Carl Icahn to Return All His Clients' Money

Billionaire hedge fund manager Carl Icahn said he plans to return all of his clients' money, becoming the latest in a string of investors who no longer want to manage money for outsiders.

"After careful consideration of all relevant factors, we have determined to return all fee-paying capital to investors," the 75-year-old stock picker wrote in an investor letter. A copy of the letter was released in a regulatory filing Tuesday morning.

Icahn, known for picking winners and pushing for change at prominent corporations, has reigned as an elder statesman in the hedge fund industry for years, and news of his pulling back came as something of a shock.

Since its launch in 2004, Icahn Capital has delivered gross returns of 106.9 percent, Icahn said in the letter. He pointed to last year's gains and this year's positive returns: In the first two months of 2011, the fund return 8.7 percent.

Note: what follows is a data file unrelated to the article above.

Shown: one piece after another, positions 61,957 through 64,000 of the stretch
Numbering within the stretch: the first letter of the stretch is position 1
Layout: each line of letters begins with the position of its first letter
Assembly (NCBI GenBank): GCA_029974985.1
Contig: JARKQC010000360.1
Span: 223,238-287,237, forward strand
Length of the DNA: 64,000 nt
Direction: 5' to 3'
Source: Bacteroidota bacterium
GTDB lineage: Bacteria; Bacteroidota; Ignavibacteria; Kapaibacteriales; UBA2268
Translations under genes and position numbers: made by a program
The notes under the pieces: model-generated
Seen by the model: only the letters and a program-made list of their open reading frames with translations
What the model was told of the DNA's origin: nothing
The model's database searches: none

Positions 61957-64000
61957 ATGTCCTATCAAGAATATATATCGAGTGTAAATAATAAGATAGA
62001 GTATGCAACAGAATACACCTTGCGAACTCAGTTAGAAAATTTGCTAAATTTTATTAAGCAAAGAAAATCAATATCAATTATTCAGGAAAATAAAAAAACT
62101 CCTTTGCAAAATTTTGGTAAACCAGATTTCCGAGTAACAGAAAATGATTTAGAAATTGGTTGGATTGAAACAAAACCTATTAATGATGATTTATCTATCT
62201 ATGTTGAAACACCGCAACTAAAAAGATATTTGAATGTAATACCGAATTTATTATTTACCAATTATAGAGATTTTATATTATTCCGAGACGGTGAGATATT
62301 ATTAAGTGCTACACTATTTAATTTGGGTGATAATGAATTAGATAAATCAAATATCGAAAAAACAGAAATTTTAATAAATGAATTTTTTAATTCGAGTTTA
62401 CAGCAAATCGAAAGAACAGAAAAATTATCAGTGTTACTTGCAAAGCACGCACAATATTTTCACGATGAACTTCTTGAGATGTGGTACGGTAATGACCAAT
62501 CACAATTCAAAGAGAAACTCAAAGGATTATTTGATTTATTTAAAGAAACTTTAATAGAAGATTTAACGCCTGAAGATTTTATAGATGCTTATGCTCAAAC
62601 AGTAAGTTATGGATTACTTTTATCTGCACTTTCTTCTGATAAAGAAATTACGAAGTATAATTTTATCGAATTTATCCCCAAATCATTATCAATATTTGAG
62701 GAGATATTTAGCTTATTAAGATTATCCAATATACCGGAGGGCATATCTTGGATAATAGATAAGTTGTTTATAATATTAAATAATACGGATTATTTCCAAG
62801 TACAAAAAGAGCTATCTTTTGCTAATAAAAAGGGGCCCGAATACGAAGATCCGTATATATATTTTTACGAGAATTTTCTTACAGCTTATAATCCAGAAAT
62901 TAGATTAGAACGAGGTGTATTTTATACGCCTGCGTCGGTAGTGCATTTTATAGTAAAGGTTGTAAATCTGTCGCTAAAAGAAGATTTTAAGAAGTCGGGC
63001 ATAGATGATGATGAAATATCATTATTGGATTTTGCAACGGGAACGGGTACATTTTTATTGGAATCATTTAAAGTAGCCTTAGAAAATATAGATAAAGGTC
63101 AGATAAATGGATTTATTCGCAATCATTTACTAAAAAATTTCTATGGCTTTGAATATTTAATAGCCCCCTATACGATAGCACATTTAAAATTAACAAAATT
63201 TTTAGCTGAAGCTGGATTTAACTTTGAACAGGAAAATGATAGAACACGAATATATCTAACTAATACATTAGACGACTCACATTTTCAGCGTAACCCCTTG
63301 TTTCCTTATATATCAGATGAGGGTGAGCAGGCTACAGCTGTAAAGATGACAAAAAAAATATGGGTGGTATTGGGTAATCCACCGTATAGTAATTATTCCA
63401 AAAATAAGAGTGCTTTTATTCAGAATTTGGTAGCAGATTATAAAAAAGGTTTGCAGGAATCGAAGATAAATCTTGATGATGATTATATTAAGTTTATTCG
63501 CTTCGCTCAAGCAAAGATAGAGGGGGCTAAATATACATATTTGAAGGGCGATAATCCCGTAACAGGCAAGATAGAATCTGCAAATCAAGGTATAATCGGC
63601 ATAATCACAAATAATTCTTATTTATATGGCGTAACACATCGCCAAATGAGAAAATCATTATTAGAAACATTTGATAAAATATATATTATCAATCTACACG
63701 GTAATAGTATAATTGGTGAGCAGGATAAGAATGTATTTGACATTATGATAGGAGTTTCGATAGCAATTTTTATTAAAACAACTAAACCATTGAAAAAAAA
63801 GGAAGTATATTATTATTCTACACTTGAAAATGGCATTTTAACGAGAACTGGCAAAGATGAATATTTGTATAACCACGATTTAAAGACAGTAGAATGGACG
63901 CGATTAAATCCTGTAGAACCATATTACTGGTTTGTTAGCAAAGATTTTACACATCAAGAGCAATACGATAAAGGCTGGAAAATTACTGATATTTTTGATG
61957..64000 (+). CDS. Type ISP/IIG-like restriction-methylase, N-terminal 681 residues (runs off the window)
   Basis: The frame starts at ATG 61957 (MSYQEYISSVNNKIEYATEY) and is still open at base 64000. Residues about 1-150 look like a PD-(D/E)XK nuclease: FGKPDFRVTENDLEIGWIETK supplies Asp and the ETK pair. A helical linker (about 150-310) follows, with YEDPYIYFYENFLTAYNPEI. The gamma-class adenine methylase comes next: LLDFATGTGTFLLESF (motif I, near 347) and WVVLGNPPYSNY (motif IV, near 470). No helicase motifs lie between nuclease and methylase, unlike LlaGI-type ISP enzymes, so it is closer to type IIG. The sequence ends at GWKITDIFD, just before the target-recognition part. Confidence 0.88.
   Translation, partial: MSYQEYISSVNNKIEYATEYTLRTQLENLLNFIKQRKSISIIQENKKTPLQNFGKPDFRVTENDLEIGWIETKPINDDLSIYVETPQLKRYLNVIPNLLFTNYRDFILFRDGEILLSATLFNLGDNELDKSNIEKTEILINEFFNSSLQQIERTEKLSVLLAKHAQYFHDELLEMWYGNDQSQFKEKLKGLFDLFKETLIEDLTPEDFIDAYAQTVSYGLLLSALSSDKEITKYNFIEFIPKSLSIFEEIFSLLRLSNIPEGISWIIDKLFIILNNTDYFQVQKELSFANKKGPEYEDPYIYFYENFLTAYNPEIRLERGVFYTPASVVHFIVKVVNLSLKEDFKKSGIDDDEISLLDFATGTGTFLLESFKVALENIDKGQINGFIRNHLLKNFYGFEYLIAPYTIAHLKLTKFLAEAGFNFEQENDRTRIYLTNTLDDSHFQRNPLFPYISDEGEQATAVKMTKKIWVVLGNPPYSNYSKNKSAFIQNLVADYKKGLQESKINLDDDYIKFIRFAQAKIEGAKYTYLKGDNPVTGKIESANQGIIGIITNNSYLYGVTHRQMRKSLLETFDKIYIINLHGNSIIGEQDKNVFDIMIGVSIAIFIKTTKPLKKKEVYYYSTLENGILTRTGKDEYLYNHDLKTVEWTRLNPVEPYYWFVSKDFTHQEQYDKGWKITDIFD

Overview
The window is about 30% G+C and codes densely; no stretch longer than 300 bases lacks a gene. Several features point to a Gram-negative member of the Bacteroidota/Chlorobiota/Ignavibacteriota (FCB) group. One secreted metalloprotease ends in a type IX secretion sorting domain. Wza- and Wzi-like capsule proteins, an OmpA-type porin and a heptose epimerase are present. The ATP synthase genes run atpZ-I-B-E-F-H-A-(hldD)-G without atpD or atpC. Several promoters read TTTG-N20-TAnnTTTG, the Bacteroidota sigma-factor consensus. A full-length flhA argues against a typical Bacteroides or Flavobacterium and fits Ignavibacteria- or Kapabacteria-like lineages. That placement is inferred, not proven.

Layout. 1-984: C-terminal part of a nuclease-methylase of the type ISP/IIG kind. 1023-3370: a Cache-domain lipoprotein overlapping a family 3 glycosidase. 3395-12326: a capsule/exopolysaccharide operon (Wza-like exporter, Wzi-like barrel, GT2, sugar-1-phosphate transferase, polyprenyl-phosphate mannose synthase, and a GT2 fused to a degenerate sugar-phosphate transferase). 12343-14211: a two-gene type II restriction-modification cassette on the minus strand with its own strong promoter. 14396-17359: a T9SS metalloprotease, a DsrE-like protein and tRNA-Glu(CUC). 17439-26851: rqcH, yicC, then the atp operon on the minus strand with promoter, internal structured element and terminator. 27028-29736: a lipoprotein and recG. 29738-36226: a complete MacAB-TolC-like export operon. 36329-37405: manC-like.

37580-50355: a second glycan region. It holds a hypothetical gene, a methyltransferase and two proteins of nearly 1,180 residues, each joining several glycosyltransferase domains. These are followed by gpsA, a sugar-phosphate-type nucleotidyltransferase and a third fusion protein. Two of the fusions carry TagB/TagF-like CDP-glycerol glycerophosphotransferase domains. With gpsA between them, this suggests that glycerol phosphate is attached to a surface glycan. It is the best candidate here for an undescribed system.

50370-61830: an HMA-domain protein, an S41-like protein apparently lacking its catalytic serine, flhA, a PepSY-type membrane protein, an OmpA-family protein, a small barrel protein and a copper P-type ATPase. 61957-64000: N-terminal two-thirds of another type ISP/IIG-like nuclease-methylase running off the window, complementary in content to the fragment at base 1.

"Obviously, based on the past two years and two months, we are ending on what I consider to be a high note," he wrote.

Investors will receive their money in cash in April. Icahn did not detail exactly how many billions he will be returning.

His decision suggests he has become weary of navigating volatile markets at a time when investors are becoming more demanding.

Only last week, in an interview with Reuters, he gave no indication he wanted to cut back. "I enjoy doing it," he said. "It's sort of like a chess game. I find it fascinating ... What else would I do?"